Chemists are storytellers out of necessity. A friend of mine just sent me an article that he wrote (and has gotten approved for publication). It begins, “One of the main problems for student comprehension of chemistry is that atoms and molecules are invisible entities.”
‘Invisibility’ imposes a very steep price on chemical knowledge. My friend didn’t say that atoms and molecules are hard to see, nor did he say that they can only be seen with the aid of special equipment. He says they are beyond seeing. This means that any thoughts you or I might have about the appearance of atoms and molecules (what size are they? what shape are they? what holds them together? and so on …) are, at best, stories, the creative products of our fertile imaginations.
These thoughts came to mind today when I read a review of Frans de Waal‘s recent book, Are We Smart Enough to Know How Smart Animals Are? (“Animal Acumen”, Science, 29 Apr 2016). The reviewer, Nicola Clayton, describes the book by saying,
… de Waal explores whether our mode of investigating animal cognition is inherently biased against manifestations of intelligence that are decidedly nonhumanlike.
What creates this ‘inherent bias’? Perhaps the problem is nothing more than our limited abilities as storytellers. The stories we are most likely to tell ourselves about cognition (and also about atoms & molecules) are necessarily constructed from our own mental habits and experiences, and the latter may not be terribly useful when applied to other realms.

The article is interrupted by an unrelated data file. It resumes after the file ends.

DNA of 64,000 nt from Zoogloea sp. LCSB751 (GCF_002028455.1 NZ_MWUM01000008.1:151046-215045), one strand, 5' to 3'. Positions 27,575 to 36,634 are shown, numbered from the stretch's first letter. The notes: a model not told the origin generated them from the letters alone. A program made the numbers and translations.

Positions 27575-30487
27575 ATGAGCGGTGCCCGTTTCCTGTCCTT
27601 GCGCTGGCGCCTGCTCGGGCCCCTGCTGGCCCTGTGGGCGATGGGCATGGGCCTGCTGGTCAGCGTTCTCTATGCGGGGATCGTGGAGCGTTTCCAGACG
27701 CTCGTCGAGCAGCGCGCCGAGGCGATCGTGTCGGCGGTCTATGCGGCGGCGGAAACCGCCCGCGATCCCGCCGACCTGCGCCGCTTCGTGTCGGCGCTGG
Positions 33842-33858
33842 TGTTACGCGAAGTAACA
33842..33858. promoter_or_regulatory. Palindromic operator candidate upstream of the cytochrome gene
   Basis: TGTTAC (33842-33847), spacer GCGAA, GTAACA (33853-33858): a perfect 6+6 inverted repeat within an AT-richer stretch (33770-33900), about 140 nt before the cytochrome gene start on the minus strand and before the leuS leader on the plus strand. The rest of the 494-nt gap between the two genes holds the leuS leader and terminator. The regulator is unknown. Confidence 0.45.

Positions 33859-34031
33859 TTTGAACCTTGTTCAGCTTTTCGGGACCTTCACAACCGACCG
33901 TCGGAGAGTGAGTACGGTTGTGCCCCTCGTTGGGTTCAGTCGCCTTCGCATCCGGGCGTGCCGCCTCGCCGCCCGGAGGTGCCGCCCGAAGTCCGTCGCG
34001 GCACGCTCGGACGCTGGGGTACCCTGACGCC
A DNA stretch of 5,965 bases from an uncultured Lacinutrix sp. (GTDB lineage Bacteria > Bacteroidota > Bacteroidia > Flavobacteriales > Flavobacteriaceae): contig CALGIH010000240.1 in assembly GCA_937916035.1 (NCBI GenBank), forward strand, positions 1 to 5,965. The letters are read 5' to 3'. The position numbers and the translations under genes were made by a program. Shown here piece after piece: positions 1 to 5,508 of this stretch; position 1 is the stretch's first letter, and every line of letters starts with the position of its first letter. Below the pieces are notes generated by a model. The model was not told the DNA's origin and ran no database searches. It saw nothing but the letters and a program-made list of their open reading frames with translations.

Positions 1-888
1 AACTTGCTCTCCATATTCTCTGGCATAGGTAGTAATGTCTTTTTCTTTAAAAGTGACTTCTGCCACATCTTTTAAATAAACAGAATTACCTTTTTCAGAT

Storytelling, whether it takes the form of words or the form of mathematical equations, is pervasive in science. Clayton quotes Werner Heisenberg, the inventor of the famous Uncertainty Principle, from “Physics and Philosophy: The Revolution in Modern Science”:
“what we observe is not nature in itself, but nature exposed to our method of questioning”
To which one could add, and scientific accounts of these observations, whether they be mere descriptions or unifying theories, are, in fact, nothing more than stories that reflect the orientation and limitations of our ‘methods of questioning.’
‘Storytelling’ is one of my favorite ways to think about science, and also about science instruction. A beginning student (we might as well say ‘beginning scientist’ because a scientist remains a student) is someone who, by definition, knows very few stories about the field in question. The beginner’s imagination can run wild. The advanced student or expert, on the other hand, is someone who has mastered a large number of stories, and can employ them to solve problems, design experiments, and weave new, scientifically plausible, stories.
You could ask, which is better, having an unfettered imagination or having a deep mastery of stories, but both have something to offer. From a ‘storytelling’ perspective, the learning of science is, at least initially, the gradual accumulation of stories, but learning also requires the practice of storytelling. Story telling complements story learning because to solve a problem, or design an experiment, a student (scientist) must be able to identify the appropriate story and tell it in an appropriate way. Moreover, the advancement of science requires the telling of new stories. We can succeed in this only if we have practiced storytelling and loosening whatever constraints our ‘education’ may have imposed on our imaginations.